- Coding is not (just) typing code: Continuing from the previous point a major part of the work of a software engineer consists of requirements elicitation, analysis and design for a solution that satisfies those requirements and in general it relies crucially on human communication. Our experience with ChatGPT4 indicates that the task of design (even the domain) might be easy ( for an experienced software engineer), though it cannot replace human interaction for understanding the requirements (or the business problem at hand) and analyzing them in a form that the design of the solution will be more straightforward.
Based on all the above, what can we say about the pros and cons of Copilot X and their impact on the software engineering profession?
At first, we could say that tools like Copilot X will help automate those tasks that are less interesting for a developer, such as boilerplate code, templates, or building a basic structure for a web-site. Regarding the latter, let’s not forget that even before Copilot X there were several tools out there claiming that you can build your e-shop with a click. However in this case, the quality of the prompt that will be given will inevitably affect the output. Imagine for instance a Sr. Software Engineer giving a prompt for creating a REST API in python compared to a prompt given from a Jr. Software Engineer.
Then, it is crucial for software engineers to validate how trusted Copilot’s suggestions are: How was the tool trained and what was the quality of its training dataset? This is applicable also in the case that you can train Copilot with your organization’s documentation; which between us, we all know is usually outdated. Also, what if a software system has been designed in a way that is not addressing the needs of the business using it (not a rare case in software engineering)? How valid/relevant in that case is the output/suggestions of Copilot X? In that line of reasoning, if we keep in mind that the more complex a software development is the higher the possibility it will fail, how certain can we be that Copilot X is suggesting things that in essence will not mitigate that risk and instead they might be increasing it? In other words, how can we know that Copilot X has been trained in source code coming from successful software projects (or products) or how this success is relevant to the business domain we’re working in?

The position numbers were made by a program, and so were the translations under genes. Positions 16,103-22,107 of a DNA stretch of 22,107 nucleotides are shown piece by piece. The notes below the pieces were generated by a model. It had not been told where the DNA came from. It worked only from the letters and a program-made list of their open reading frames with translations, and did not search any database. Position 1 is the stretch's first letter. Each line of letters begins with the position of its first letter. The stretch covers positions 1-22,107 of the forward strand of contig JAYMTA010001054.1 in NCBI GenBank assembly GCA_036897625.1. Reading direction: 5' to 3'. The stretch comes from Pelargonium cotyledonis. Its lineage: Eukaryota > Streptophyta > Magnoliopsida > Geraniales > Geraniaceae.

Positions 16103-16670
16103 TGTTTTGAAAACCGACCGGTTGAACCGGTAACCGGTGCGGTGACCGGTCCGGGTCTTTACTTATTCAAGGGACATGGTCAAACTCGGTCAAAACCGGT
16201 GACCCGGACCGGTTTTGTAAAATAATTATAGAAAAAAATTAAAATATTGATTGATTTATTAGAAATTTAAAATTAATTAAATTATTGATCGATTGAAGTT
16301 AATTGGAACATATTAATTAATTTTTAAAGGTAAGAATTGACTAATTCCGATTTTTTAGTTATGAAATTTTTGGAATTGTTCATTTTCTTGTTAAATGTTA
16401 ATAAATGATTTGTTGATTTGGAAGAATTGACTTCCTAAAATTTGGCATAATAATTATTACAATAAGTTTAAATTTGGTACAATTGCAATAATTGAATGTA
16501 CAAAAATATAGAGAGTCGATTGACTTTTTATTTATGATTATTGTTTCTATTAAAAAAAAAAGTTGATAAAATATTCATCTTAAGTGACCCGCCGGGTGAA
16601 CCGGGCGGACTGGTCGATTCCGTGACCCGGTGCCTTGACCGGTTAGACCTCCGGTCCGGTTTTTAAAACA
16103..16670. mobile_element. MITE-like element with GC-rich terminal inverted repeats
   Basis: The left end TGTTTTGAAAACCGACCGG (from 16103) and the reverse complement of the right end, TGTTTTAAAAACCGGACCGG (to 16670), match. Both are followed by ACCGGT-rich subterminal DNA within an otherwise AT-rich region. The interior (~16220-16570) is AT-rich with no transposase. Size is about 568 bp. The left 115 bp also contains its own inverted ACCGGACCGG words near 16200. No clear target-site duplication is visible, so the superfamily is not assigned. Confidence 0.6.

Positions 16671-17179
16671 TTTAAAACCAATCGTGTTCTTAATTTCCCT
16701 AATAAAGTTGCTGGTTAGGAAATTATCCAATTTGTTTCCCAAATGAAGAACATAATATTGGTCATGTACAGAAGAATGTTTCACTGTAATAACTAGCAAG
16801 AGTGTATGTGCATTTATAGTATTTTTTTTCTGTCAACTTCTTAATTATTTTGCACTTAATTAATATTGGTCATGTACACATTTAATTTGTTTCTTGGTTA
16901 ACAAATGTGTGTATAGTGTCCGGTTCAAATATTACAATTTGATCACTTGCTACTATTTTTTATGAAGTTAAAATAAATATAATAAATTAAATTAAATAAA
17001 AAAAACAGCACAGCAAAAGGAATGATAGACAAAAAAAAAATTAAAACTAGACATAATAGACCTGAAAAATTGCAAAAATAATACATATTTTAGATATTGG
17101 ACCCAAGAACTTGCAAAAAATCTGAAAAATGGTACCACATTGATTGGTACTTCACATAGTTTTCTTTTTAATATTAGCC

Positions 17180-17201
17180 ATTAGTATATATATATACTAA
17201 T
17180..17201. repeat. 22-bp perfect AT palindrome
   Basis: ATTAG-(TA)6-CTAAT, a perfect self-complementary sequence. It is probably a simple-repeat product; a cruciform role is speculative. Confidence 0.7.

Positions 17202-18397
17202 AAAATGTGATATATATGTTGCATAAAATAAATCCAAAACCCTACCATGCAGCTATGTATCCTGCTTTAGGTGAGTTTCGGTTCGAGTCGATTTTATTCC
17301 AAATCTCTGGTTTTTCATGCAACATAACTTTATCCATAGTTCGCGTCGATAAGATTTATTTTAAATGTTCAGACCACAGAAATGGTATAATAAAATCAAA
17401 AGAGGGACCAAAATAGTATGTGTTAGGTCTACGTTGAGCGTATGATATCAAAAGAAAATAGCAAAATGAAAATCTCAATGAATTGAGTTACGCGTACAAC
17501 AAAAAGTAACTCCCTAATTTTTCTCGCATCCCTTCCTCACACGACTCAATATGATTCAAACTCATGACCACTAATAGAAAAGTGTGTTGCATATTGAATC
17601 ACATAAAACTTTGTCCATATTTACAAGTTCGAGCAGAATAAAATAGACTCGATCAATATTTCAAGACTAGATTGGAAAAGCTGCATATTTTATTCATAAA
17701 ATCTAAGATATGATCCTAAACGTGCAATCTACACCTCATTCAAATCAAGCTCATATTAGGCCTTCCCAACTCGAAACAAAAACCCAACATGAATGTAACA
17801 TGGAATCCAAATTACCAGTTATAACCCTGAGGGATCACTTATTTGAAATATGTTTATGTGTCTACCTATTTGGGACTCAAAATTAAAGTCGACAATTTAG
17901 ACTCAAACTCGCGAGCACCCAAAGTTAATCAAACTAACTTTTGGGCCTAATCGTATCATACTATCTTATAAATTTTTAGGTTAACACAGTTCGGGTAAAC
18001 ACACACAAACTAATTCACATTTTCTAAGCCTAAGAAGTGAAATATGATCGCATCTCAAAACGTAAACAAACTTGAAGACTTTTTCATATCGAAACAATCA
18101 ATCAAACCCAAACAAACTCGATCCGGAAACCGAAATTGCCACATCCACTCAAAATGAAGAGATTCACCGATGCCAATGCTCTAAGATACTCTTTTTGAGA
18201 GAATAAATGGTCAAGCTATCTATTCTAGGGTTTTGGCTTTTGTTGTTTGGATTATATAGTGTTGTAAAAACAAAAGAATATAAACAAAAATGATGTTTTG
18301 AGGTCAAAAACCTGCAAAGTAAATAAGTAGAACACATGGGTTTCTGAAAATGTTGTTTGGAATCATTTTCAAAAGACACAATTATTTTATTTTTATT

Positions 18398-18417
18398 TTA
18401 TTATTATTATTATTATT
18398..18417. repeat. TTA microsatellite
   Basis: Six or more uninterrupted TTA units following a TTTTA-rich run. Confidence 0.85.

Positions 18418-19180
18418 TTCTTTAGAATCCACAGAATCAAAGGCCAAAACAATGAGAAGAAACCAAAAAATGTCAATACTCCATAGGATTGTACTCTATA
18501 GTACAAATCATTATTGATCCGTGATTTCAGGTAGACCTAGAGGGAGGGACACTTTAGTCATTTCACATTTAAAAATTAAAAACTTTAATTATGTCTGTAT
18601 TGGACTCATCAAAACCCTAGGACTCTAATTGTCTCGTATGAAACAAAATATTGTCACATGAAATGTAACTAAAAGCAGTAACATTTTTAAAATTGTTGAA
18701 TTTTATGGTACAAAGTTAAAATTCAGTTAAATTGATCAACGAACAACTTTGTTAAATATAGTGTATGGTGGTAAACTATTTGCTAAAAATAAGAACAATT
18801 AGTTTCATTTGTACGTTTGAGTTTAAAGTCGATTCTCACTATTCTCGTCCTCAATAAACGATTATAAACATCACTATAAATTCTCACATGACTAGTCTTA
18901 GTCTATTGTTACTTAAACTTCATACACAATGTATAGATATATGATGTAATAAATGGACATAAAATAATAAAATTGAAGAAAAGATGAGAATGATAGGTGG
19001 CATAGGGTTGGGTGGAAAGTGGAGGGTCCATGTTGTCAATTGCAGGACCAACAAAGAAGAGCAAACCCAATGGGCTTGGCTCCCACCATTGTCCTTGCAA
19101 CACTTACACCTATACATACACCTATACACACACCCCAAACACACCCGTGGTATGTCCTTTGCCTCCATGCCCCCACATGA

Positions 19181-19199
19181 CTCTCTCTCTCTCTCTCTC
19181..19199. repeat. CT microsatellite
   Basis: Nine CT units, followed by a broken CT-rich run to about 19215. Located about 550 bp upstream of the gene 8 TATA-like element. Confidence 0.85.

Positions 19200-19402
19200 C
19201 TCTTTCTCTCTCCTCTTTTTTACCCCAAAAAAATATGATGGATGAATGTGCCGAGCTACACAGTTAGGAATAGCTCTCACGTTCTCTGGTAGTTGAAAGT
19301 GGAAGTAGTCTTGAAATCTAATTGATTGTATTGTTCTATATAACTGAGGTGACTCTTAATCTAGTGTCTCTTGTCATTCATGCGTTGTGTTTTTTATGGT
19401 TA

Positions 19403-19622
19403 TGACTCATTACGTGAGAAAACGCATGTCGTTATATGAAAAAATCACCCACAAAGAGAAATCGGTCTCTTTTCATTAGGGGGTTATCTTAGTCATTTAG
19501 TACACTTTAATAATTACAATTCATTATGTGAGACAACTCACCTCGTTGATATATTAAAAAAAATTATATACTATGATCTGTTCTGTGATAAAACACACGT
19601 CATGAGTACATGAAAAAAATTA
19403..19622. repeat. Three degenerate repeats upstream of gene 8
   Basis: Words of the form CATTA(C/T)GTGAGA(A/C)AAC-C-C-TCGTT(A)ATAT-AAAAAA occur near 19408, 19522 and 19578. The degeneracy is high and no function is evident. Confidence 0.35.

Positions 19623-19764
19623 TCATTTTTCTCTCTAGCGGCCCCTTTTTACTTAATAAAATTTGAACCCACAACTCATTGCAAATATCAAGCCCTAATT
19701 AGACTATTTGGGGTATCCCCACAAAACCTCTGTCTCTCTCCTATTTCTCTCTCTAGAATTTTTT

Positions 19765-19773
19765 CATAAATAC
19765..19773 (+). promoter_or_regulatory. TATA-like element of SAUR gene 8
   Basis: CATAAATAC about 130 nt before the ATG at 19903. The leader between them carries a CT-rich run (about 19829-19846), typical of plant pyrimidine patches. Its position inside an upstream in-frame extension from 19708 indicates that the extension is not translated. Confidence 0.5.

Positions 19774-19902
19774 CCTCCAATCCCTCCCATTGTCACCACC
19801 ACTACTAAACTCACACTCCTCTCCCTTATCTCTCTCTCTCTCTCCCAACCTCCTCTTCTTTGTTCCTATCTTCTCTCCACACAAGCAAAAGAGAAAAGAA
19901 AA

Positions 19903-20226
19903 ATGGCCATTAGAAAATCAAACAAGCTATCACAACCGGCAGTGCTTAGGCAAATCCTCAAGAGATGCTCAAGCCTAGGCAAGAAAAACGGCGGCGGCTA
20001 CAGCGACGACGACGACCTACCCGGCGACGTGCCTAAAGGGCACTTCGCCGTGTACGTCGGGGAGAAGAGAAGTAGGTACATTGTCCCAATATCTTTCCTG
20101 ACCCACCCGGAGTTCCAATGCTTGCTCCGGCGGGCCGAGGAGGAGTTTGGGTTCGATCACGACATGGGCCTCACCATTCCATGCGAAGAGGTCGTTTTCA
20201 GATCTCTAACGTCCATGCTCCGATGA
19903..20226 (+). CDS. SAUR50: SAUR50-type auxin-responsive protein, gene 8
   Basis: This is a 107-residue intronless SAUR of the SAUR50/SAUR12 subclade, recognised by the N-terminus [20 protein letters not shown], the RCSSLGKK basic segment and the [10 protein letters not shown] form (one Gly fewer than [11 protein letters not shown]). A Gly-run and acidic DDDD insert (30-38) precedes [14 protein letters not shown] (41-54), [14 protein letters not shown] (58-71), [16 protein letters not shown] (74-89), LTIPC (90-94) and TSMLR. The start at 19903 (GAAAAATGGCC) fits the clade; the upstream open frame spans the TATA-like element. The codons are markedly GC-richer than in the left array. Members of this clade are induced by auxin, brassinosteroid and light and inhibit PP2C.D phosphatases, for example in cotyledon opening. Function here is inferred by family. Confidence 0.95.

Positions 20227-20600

Finally, when it comes to maintaining/changing the existing source code, things can be challenging. For instance, if you’re a newcomer to a software development project, how easy is it for you to change that code created/generated by Copilot X? Even better, how easy is it for you to understand and change the prompt initially given to the tool in order to generate that code?
All in all, software development tools such as Copilot X which make use of the capabilities of generative AI are here to help software developers by alleviating the boring tasks (e.g. writing boilerplate code) and by giving a helping hand in order to understand code and ensure it can be properly tested. On the other hand, if not used properly, they can delay software projects or even propagate bad practices. So, as any tool, their successful adoption and operationalisation still depends on humans.